Column

Piershale: The Santa Claus rally

There’s a phenomenon that takes place at the end of most years called the Santa Claus Rally. It’s a name given to a pattern in the stock market over the last five trading days of the year, and the first two trading days of the New Year where the stock market tends to do very well. 

According to the 2018 Stock Trader’s Almanac, from 1969 to 2016, the Santa Claus Rally has yielded positive returns in the stock market in 36 of the past 48 holiday seasons. The average cumulative return over these seven days is 1.3 percent. 

Other research over a longer period of time confirms the same trend tends to be consistent. According to historical data going back to 1896, the Dow Jones Industrial Average has gained an average of 1.7 percent during this seven day trading period, rising 77 percent of the time. 

A 1.7 percent return may not sound like much but to generate that kind of return in 7 days is a nice shot in the arm for most stock portfolios. If you averaged 1.7 percent every seven days for the 252 trading days in most years you would be making about 61 percent for the year.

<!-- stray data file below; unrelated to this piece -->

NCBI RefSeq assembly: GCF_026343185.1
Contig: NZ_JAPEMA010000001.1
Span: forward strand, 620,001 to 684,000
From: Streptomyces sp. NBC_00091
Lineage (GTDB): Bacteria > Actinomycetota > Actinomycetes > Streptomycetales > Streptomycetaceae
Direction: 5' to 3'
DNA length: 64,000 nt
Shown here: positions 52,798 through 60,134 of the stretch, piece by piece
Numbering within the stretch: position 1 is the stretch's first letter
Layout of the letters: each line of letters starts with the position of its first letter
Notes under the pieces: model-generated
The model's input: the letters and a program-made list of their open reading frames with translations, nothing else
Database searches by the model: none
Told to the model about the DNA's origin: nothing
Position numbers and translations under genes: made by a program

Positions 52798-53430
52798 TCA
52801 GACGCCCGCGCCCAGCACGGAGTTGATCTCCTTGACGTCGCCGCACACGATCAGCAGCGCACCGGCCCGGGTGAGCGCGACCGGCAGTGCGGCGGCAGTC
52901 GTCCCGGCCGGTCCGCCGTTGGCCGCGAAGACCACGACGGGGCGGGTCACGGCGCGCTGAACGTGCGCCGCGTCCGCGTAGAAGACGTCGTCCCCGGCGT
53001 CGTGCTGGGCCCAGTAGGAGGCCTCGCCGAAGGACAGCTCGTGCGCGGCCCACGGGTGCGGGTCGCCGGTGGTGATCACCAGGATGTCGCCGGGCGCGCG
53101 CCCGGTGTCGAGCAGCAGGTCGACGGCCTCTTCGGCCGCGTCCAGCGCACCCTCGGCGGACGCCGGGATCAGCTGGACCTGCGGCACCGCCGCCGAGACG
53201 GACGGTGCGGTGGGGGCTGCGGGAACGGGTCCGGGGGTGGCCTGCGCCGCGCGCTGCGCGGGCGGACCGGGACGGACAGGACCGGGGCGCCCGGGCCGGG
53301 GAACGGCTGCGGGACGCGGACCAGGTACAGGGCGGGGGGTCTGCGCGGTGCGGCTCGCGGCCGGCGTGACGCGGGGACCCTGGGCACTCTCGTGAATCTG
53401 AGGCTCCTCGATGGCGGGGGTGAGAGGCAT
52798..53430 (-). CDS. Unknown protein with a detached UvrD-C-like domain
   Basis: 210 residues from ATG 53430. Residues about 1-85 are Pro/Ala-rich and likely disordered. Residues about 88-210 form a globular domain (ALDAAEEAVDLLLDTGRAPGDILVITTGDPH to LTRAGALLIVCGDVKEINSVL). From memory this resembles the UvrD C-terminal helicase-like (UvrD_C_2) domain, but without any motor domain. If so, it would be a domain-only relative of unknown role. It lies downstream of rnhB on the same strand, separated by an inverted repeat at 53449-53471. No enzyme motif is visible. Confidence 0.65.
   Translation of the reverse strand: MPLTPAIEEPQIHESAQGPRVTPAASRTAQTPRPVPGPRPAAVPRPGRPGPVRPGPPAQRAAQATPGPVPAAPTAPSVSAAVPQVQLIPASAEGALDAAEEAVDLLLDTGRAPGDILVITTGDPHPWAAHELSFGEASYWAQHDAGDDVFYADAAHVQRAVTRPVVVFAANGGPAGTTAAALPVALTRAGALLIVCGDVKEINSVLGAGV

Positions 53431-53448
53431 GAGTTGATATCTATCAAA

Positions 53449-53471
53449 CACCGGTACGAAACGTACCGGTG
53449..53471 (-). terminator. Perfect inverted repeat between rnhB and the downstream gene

So what causes the Santa Claus Rally? Nobody really knows for sure. Some of the more popular beliefs are that investors are more optimistic around Christmas time; that people are investing their Christmas bonuses; or investment managers are triggering last minute demand for stock by strategic buying and selling for tax reasons. Some like to believe it’s because all the market bears are on vacation. 

Market watchers have noted that, in many years, following a failed Santa Claus Rally, where these seven days produced a negative return, the markets have not performed well.

For example, in the year 2000, the Santa Clause Rally failed for these 7 days, losing -4 percent, and the S&P 500 lost -10.10 percent for the full year. In 2008, the Santa Claus Rally broke down, losing 2.5 percent. Afterwards the market went on to lose over 38.5 percent for the full year, and turned out to be the second worst stock market crash in history. In 2015, the Santa Claus Rally lost -2.5 percent, and the S&P 500 was slightly down at -.7 percent, for the full year but the NYSE index considered a better measure of the broader markets lost over -6% in 2015.

While there’s some debate about whether there’s any logical reason for this end of the year rally, there is no question that this is a pattern that has been consistent over a long period of time. If you are a stock buyer hopefully Santa Claus will bring you another rally this year. Ho, ho, ho!

• Mike Piershale, ChFC®, RFC®  is President of Piershale Financial Group. If you have financial questions on this column contact us at Piershale Financial Group Inc., 407 Congress Parkway, Crystal Lake, IL 60014. You may also email him at Mike@PiershaleFinancial.com.

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